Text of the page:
Iraqi Filmmaker Withdraws Visa Application for Miami Festival Over Trump’s Expected Immigration Restrictions

Iraqi Director Withdraws Visa Application to

Hussein Hassan, the director of the Iraqi film “Reseba — The Dark Wind,” has withdrawn his visa application to the U.S. for clearance to attend the North American premiere of his film at the upcoming Miami Film Festival.

The producer of the film, Mehmet Aktas, said Hassan withdrew his application as an act of “peaceful protest” about President Donald Trump’s expected order that will restrict entrance to the U.S. for those from some Middle Eastern nations.

Miami Film Festival director Jaie Laplante said the festival will proceed with the screening as scheduled, but with a “deep sense of loss and disappointment.”

“One of Miami Film Festival’s core values is to bridge cultural understanding, to provoke thought and discussion, and ‘The Dark Wind’ is one of the most timely, moving, and important films in this year’s festival,” Laplante said. “It is essential that roadblocks not be put in place that will prevent artists from the free discussion of their work, and equally essential that the world’s artists are made to feel welcome in the United States.”

Hassan is from Iraq, one of the seven countries listed in a draft order leaked this week that’s expected to suspend refugee and visa programs in many Muslim countries in the Middle East. President Trump has denied he is about to authorize a “ban” on Muslim migration and stressed he’s seeking restrictions on entry from countries with a history of terrorism.

“It’s countries that have tremendous terror,” Trump told ABC News in his first television interview as president. “And it’s countries that people are going to come in and cause us tremendous problems.”

Aktas said, “Hussein Hassan shot his film ‘Reseba — The Dark Wind’ at the front line of the war between the Kurds and the so called Islamic State. Hussein Hassan risked everything to present the true face of the war. Hassan is not a fighter at the front line, he fights with his artistic soul against terrorism and crimes.”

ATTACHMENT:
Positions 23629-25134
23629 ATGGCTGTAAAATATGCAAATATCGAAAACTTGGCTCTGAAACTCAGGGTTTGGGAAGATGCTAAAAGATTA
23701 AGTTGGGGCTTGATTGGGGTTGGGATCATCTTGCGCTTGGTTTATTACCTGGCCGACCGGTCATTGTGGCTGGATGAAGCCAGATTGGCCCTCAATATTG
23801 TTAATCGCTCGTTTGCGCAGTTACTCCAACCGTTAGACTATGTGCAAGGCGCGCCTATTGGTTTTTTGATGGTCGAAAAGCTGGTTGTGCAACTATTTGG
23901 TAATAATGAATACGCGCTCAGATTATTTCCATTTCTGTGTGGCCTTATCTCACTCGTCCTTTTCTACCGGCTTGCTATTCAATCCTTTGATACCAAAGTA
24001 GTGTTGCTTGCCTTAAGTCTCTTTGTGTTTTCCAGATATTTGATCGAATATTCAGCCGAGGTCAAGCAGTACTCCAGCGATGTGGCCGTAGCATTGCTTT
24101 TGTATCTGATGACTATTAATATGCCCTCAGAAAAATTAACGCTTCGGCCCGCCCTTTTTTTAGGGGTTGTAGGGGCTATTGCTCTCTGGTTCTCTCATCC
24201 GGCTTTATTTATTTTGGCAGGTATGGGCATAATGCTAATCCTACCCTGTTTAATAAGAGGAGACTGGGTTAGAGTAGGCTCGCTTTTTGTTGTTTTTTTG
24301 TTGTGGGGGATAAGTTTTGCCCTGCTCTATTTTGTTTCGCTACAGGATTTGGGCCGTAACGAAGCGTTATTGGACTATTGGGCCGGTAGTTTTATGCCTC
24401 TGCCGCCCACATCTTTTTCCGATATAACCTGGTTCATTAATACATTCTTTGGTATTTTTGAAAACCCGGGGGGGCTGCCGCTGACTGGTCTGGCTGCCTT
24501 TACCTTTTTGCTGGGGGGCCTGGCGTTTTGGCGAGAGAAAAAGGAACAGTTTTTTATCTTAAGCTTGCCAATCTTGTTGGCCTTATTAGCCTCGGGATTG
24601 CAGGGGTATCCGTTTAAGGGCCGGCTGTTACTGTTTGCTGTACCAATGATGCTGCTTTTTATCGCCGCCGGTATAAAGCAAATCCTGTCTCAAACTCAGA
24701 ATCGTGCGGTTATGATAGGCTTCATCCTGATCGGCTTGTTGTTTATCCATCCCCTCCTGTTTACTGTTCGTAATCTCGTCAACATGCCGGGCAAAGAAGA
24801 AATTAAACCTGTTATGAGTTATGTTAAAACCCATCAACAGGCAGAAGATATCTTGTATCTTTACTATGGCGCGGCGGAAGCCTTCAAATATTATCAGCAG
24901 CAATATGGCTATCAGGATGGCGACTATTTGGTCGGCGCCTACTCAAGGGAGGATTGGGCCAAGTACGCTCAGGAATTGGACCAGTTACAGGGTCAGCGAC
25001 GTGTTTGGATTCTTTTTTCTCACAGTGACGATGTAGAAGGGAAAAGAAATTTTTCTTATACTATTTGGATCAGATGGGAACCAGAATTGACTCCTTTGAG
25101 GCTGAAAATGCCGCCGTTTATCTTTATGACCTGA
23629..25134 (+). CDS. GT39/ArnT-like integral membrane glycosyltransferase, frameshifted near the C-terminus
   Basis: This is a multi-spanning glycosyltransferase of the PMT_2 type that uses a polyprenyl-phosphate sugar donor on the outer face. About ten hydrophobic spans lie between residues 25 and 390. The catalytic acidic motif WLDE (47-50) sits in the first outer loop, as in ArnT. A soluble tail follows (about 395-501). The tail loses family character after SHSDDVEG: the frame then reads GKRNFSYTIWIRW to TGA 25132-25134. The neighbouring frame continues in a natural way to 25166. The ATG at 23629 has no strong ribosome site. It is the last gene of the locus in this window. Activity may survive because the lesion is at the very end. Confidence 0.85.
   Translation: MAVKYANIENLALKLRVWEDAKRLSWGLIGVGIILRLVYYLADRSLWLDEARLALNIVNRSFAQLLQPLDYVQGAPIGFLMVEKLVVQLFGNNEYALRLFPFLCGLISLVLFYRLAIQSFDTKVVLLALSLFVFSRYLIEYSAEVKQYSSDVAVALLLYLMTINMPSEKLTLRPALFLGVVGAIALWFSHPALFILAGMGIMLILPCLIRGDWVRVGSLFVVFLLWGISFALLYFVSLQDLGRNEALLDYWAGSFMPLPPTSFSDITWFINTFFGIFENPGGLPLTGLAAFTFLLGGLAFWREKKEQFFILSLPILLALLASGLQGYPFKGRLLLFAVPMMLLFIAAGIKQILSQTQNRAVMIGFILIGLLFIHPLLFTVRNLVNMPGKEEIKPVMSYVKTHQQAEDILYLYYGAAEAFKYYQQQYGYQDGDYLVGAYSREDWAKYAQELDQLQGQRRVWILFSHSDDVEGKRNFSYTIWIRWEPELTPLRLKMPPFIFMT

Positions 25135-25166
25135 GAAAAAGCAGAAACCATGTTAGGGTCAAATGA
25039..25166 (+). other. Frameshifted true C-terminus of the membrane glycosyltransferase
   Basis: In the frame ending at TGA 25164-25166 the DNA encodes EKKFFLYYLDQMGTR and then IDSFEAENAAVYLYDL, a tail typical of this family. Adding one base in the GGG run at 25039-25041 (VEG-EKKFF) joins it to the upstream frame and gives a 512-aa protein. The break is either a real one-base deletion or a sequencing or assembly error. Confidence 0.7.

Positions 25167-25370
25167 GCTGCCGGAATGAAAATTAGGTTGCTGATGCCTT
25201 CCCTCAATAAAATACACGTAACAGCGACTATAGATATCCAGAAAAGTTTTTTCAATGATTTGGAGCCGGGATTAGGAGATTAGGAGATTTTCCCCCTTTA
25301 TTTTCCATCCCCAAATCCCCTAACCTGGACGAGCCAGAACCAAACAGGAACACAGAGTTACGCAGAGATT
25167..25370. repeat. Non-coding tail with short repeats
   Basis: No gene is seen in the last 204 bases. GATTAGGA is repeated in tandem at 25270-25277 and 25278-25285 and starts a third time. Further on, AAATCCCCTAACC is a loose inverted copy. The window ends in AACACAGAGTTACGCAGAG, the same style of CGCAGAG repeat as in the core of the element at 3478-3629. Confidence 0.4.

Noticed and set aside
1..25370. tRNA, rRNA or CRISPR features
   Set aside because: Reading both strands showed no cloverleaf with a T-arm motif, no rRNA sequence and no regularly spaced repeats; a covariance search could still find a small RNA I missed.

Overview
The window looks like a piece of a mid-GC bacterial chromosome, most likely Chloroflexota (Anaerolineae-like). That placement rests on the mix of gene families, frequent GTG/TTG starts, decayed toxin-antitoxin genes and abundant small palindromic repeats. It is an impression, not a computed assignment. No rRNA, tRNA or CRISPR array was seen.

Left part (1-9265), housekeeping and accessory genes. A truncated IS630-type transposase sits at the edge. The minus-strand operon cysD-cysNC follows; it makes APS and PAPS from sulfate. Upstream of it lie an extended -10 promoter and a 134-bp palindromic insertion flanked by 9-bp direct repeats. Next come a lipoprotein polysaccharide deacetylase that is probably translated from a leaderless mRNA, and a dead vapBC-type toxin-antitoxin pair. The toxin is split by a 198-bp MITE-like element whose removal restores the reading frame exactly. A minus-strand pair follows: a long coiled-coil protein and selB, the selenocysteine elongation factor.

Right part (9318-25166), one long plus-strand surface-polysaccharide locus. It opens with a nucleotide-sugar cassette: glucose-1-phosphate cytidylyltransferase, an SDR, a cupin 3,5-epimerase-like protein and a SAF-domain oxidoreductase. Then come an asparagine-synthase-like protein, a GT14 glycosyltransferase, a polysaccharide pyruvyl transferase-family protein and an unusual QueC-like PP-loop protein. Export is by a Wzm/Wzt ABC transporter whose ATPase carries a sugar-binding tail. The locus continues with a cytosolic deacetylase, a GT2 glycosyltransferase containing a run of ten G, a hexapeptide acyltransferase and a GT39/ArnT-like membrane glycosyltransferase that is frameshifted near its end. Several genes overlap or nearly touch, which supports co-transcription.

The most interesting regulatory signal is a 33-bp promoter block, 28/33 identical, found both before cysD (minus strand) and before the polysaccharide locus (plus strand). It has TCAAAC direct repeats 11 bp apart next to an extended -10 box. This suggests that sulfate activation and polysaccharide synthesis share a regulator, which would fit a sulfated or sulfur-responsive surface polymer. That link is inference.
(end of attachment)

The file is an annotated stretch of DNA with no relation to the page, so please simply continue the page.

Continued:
“The U.S. is the closest and most important ally for Kurdistan. Now it seems to be impossible for a Kurdish artist to visit the U.S. to present his work,” he continued. “As an act of peaceful protest, Hussein Hassan decided to withdraw from his visa application. We as Kurdish filmmakers hope that Donald Trump will acknowledge the Kurdish people.”

The festival opens March 3 at Miami Dade College.

UPDATE, 3:45 p.m. — President Trump has signed an order that bars all persons from Iraq, Syria, Iran, Sudan, Libya, Somalia or Yemen from entering the United States for 30 days and suspends the US Refugee Admissions Program for 120 days. The total number of refugees admitted into the United States would also be capped during the 2017 fiscal year at 50,000.

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  1. Jake says:

    Good.Stay home where you belong.Make YOUR country better if you have something to offer.

  2. Cheese Cake says:

    Won’t be missed. Stay home and work to change your medieval death cult there in Iran.

  3. David says:

    Before coming to America, maybe Hassan should be showing his film in the Arab countries. The reeducation of Islam is needed much more there than it is here.

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